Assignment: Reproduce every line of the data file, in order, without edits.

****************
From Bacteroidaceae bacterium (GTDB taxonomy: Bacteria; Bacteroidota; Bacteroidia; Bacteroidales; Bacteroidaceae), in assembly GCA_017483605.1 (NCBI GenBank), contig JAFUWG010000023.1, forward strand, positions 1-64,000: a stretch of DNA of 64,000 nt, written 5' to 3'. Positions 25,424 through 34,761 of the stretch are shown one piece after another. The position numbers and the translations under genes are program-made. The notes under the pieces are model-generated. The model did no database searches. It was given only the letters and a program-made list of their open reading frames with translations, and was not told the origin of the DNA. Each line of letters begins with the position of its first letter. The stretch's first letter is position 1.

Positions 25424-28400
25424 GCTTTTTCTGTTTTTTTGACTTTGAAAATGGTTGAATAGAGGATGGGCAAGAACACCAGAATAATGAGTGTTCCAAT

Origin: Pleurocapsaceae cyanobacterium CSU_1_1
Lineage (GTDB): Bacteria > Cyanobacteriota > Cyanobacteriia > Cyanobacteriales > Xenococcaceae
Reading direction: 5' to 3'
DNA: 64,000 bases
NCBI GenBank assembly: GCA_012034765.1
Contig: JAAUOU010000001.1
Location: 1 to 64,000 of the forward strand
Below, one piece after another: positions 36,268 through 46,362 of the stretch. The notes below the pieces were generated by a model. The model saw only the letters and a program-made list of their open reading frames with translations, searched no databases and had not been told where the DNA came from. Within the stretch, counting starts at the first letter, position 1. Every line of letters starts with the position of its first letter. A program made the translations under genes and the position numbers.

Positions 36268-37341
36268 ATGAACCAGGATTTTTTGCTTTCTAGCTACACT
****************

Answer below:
From Bacteroidaceae bacterium (GTDB taxonomy: Bacteria; Bacteroidota; Bacteroidia; Bacteroidales; Bacteroidaceae), in assembly GCA_017483605.1 (NCBI GenBank), contig JAFUWG010000023.1, forward strand, positions 1-64,000: a stretch of DNA of 64,000 nt, written 5' to 3'. Positions 25,424 through 34,761 of the stretch are shown one piece after another. The position numbers and the translations under genes are program-made. The notes under the pieces are model-generated. The model did no database searches. It was given only the letters and a program-made list of their open reading frames with translations, and was not told the origin of the DNA. Each line of letters begins with the position of its first letter. The stretch's first letter is position 1.

Positions 25424-28400
25424 GCTTTTTCTGTTTTTTTGACTTTGAAAATGGTTGAATAGAGGATGGGCAAGAACACCAGAATAATGAGTGTTCCAAT

Origin: Pleurocapsaceae cyanobacterium CSU_1_1
Lineage (GTDB): Bacteria > Cyanobacteriota > Cyanobacteriia > Cyanobacteriales > Xenococcaceae
Reading direction: 5' to 3'
DNA: 64,000 bases
NCBI GenBank assembly: GCA_012034765.1
Contig: JAAUOU010000001.1
Location: 1 to 64,000 of the forward strand
Below, one piece after another: positions 36,268 through 46,362 of the stretch. The notes below the pieces were generated by a model. The model saw only the letters and a program-made list of their open reading frames with translations, searched no databases and had not been told where the DNA came from. Within the stretch, counting starts at the first letter, position 1. Every line of letters starts with the position of its first letter. A program made the translations under genes and the position numbers.

Positions 36268-37341
36268 ATGAACCAGGATTTTTTGCTTTCTAGCTACACT